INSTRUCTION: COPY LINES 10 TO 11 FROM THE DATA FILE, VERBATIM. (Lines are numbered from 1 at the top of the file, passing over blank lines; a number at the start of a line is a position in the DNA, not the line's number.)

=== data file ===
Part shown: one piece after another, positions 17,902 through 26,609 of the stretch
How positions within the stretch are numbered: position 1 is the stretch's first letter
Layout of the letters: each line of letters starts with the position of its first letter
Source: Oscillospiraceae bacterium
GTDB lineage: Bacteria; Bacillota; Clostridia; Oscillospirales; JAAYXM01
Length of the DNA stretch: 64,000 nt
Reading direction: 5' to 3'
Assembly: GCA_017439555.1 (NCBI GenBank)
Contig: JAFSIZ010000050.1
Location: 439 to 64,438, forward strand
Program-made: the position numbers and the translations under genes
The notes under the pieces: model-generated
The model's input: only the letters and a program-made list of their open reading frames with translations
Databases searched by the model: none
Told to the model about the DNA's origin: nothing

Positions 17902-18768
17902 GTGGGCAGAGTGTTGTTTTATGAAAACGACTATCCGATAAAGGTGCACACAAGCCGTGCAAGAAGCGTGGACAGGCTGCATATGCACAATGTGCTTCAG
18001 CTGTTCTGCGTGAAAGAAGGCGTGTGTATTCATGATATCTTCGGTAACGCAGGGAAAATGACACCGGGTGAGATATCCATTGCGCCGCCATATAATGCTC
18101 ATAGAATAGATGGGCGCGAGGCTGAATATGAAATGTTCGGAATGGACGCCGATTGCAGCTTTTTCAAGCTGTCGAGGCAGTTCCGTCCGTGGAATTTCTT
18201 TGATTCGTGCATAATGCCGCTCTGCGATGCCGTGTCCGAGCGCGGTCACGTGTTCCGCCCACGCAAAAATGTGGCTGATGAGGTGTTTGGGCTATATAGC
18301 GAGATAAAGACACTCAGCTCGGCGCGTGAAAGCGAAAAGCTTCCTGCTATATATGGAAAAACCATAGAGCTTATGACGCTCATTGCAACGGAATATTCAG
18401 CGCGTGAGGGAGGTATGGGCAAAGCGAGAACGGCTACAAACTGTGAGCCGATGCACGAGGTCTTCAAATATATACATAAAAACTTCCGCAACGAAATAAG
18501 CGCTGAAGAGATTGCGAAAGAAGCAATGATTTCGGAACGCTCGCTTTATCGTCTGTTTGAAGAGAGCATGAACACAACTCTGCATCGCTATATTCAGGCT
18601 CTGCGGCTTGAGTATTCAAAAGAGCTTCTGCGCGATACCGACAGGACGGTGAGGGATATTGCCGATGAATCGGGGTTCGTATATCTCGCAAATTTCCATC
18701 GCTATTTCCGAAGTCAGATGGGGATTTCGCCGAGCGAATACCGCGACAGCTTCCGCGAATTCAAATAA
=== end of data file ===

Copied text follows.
Location: 439 to 64,438, forward strand
Program-made: the position numbers and the translations under genes